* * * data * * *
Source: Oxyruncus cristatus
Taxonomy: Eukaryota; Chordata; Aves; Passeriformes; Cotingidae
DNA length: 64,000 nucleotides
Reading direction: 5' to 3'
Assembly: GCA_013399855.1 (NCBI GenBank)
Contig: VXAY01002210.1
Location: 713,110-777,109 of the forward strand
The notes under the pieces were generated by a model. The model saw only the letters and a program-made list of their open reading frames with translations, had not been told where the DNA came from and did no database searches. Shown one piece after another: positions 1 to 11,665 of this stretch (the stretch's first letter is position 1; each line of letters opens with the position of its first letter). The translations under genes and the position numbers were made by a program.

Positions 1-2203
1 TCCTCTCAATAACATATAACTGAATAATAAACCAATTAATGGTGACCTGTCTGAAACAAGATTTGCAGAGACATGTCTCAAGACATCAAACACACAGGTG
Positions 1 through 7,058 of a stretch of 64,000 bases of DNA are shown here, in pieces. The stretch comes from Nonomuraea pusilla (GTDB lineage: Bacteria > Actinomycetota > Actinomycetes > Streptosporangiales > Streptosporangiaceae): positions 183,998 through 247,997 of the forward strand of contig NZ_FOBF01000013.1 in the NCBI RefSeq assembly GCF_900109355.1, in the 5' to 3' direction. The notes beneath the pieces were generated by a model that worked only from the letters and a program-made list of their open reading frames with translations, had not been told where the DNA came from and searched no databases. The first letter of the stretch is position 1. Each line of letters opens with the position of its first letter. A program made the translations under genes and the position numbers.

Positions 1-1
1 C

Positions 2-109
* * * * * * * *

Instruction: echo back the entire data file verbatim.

Source: Oxyruncus cristatus
Taxonomy: Eukaryota; Chordata; Aves; Passeriformes; Cotingidae
DNA length: 64,000 nucleotides
Reading direction: 5' to 3'
Assembly: GCA_013399855.1 (NCBI GenBank)
Contig: VXAY01002210.1
Location: 713,110-777,109 of the forward strand
The notes under the pieces were generated by a model. The model saw only the letters and a program-made list of their open reading frames with translations, had not been told where the DNA came from and did no database searches. Shown one piece after another: positions 1 to 11,665 of this stretch (the stretch's first letter is position 1; each line of letters opens with the position of its first letter). The translations under genes and the position numbers were made by a program.

Positions 1-2203
1 TCCTCTCAATAACATATAACTGAATAATAAACCAATTAATGGTGACCTGTCTGAAACAAGATTTGCAGAGACATGTCTCAAGACATCAAACACACAGGTG
Positions 1 through 7,058 of a stretch of 64,000 bases of DNA are shown here, in pieces. The stretch comes from Nonomuraea pusilla (GTDB lineage: Bacteria > Actinomycetota > Actinomycetes > Streptosporangiales > Streptosporangiaceae): positions 183,998 through 247,997 of the forward strand of contig NZ_FOBF01000013.1 in the NCBI RefSeq assembly GCF_900109355.1, in the 5' to 3' direction. The notes beneath the pieces were generated by a model that worked only from the letters and a program-made list of their open reading frames with translations, had not been told where the DNA came from and searched no databases. The first letter of the stretch is position 1. Each line of letters opens with the position of its first letter. A program made the translations under genes and the position numbers.

Positions 1-1
1 C

Positions 2-109